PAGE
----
Why Google and Apple are charging such hefty cuts?

These platforms are providing valuable services like — a consolidated and reliable marketplace, handling all the payments which are made in the form of app purchases or in-app purchases, protecting its users from malware and privacy threats. Constantly updating and maintaining their infrastructure, to provide users with continuous required bandwidth and support. Some might also argue that Android OS is free of cost and you don’t have to pay to upgrade the OS; well my response to that would be — the cost of the OS and its subsequent updates is already adjusted in the handset price.

As an industry practice, these costs don’t appear to be something out of the blue. But I don’t think 30% cost justifies all the support which platforms like Apple and Google are claiming to give. Developers here are conceptualizing the idea, designing, developing, marketing, maintaining and supporting the game and then a third-party enters the transaction claiming 30% earning just because it has the platform to sell what you built for last 1–2 years. How much of this cost is justifying the value that a developer is getting out of the marketplace, especially considering a game which needs no marketing and promotion and is already a brand in itself.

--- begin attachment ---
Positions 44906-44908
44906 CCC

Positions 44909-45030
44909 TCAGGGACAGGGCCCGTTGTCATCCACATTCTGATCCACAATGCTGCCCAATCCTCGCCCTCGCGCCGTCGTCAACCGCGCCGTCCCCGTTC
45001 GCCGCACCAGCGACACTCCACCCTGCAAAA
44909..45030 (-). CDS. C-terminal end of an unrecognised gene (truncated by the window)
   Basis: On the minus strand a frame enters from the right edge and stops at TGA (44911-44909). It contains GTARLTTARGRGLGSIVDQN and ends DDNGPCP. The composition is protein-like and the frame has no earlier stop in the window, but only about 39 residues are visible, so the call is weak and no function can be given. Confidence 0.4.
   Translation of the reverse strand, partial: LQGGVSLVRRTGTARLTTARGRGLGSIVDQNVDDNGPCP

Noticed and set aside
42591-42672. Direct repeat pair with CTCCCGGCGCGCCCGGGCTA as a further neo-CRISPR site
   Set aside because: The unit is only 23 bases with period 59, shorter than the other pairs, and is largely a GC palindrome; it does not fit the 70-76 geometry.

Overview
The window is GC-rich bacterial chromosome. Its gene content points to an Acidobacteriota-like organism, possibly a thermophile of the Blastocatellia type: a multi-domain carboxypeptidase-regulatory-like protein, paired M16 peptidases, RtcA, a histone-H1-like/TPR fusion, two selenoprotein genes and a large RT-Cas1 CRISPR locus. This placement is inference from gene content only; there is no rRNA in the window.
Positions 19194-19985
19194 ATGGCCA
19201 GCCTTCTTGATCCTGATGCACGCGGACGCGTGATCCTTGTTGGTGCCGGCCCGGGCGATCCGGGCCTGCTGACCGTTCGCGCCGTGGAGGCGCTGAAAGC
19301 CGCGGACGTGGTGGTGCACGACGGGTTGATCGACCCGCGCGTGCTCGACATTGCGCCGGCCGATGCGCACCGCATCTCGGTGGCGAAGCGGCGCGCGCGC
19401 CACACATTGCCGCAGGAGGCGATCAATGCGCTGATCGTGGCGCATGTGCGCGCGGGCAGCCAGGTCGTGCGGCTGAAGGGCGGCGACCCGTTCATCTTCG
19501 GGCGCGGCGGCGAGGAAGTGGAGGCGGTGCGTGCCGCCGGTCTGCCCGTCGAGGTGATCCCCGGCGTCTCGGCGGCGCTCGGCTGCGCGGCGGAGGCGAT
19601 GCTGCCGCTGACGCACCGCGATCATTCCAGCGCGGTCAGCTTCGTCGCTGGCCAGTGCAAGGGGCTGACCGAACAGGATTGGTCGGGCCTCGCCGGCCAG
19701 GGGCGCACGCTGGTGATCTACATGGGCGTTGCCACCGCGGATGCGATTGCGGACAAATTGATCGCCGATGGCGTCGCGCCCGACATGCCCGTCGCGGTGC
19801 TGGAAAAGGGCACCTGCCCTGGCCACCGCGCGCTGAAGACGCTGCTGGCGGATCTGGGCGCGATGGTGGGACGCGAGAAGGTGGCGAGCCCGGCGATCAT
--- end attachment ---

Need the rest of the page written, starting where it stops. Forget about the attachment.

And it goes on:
“Google puts software downloadable outside of Google Play at a disadvantage, through technical and business measures such as scary, repetitive security pop-ups for downloaded and updated software, restrictive manufacturer and carrier agreements and dealings, Google public relations characterizing third party software sources as malware, and new efforts such as Google Play Protect to outright block software obtained outside the Google Play store,” — Epic in a statement given to Polygon.